Elaine d'Esterre

Feminist Visual Artist – Paintings, Mixed Media and Etchings


Thinking about Painting

 

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‘Thinking about Painting’ and its process is a topic that I try to depict every now and then. I like to imagine different moments when between viewing the subject and then turning away, retaining aspects of the image before the hand conveys it to paint and canvas.

The black light globe indicates the moment when the artist looks from the subject and is momentarily ‘blinded’ as thoughts turn inward to the imagination where the mind delivers aspects of the remembered image to another mental place. One eye is obscured as thoughts about paint and how its qualities and manipulations are organised before the hand moves to depict some of the image. At the same time the warm colours situated on the artist’s head indicate the ‘ah ha’ moment when the remembered image and paint manipulation coalesce.

The composition became clearer as I moved through layers going from more detailed and complex to simplified. I often  put too much into the composition but usually cut away unnecessary detail eventually. Colour as an elements receded as I used a tonal less busy paint combination.


Adventure and Allegory of Painting at Mungo

This small oil on gessoed printmaking paper began as an incomplete intaglio print as underpainting two years ago. During that time when I left it to dry I became dissatisfied with it and put it away for a while.

My mood and colour scheme had changed from lilac to blue. In the first pink/lilac stage I wanted to recapture the vanishing light at Mungo and its subtle flash of a citrine cold yellow before sunset. The blue rendition was a confused attempt to pick up the theme of how environmental conditions affect shape and image construction that morphed into a ‘listening to the land’ theme influenced by a series of collages titled ‘Sounds of Drought’

A recent science programme demonstrated new techniques and equipment that when placed in strategic places in a habitat could monitor particular sounds, types and  numbers of different creatures at a given time. The data created a picture on computer screen of the health of that particular area. A validition of my images with ears reaching into landforms esp. Mungo perhaps?.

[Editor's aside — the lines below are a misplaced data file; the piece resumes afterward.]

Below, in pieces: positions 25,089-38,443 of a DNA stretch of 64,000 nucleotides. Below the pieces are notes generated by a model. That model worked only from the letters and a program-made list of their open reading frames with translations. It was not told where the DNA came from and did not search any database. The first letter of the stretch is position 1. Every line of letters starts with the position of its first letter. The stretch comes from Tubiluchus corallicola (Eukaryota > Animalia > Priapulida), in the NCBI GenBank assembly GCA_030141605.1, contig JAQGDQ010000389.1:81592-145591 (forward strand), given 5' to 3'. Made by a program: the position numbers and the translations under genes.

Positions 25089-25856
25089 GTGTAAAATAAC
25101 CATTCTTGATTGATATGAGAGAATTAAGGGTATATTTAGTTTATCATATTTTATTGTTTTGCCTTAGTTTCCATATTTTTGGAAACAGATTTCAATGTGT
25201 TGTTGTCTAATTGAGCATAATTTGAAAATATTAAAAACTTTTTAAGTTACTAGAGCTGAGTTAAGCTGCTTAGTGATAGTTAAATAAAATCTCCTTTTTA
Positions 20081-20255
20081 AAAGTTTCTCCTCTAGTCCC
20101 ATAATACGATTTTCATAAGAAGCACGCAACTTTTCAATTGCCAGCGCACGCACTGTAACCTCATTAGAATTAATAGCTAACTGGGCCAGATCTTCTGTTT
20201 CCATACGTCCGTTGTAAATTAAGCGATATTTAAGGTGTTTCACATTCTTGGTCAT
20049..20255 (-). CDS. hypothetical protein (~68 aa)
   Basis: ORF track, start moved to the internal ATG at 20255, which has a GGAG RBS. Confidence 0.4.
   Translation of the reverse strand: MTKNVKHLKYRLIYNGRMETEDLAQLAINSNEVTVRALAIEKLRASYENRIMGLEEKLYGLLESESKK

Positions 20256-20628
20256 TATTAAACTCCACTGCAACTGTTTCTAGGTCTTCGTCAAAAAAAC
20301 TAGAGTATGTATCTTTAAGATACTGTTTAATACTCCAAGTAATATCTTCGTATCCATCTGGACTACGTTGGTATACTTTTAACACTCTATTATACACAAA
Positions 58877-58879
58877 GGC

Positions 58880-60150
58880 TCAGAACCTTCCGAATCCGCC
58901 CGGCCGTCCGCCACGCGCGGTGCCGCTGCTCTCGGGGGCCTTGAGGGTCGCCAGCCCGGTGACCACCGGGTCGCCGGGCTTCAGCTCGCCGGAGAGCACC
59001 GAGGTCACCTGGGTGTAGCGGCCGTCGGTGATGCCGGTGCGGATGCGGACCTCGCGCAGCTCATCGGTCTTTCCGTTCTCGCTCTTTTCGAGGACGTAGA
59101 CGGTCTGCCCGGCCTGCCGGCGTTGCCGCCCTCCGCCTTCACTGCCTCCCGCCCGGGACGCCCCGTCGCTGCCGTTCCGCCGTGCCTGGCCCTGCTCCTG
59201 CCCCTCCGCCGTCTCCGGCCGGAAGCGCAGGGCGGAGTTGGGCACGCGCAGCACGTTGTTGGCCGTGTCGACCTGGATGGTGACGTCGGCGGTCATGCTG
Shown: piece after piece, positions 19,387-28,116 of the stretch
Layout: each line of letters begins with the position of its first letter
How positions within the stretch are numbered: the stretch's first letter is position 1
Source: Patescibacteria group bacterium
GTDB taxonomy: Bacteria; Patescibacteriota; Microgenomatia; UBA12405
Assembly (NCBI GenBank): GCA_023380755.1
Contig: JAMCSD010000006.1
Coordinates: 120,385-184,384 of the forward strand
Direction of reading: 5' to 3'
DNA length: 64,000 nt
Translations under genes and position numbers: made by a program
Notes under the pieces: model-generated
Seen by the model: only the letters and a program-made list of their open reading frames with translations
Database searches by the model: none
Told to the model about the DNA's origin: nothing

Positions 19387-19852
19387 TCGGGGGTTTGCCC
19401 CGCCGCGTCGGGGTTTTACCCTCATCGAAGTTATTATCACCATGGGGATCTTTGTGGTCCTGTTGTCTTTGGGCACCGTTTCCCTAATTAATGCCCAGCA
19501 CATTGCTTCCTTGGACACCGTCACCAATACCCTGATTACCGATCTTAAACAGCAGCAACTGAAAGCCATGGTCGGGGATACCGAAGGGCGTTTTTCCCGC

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Two Self-Portraits at Mungo

Final Stages now titled Painted by Lake Mungo. In this painting I wanted to depict how the landscape paints the painter rather than the artist imagining that he or she dominates it.

In Painted by the Sunset at Mungo I tried for a similar idea in the final stages of this painting.

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Unfinished Paintings from ‘Eye and Site’

Behind several stacked paintings placed in a category titled Eye and Site, a topic of vision I found two images that I had been unsure about for a few years. They began as an experiment where I tried combining etching with oil paint on a finely woven canvas. The printing ink adhered quite well so I stretched the image over a frame and then had a go at trying the oil combo.  Even though I gessoed around the etching somehow the oil bled into it but not enough to obscure the highlights. The random bleeding gave the face, traditionally rendered,  a surreal appearance and my depiction of a light fitting and its shaft of light then merged with the distorted image of the face. I like playing with form and light and how they both distort, in a graphic way, figurative imagery.

Well these distortions seemed to tell me that on one level light could also look  form-like and then form merge into light. On another level, light was meant to elucidate form but here it obscured it. So I was partly happy put them aside to ponder, ponder. Much later however apart from looking raw I began to see them differently.

I wanted them to say something about how in darkness we see back light years and in day light our vision is limited to immediate objects. Then I thought of how, by including the image of my head torch like a miner’s lamp fastened to my forehead, it might improve the composition and what it was that I was trying to say. So I blurred the original light source leaving a faint shape indicating a transition from light shining onto a form to light coming from it.

Now I am resisting the urge to dribble pink paint onto the image or should I leave it? Is this another ‘light is in the blood’ or is  ‘light in the blood’ the same as light in the universe? Yes looks like another pink ear coming up.

A clearer head this morning so I’ve let things be.

 

 

 


Mungo Hairdo

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This painting began as a depiction of a wind swept poet with letters and words transported in the wind and then onto her forehead. It didn’t work, cast aside and changed the idea to inspiration by starlight which also didn’t work and looked a bit stilted. Weeks passed. In frustration I poured 2 paint layer together and left them in the sun to dry and forgot about for the rest of the day. One greyish layer thinned with turps and a little oil flowed on top of an opaque creamy oilier layer.  Instead of the whole surface being totally changed the paint had ideas of its own.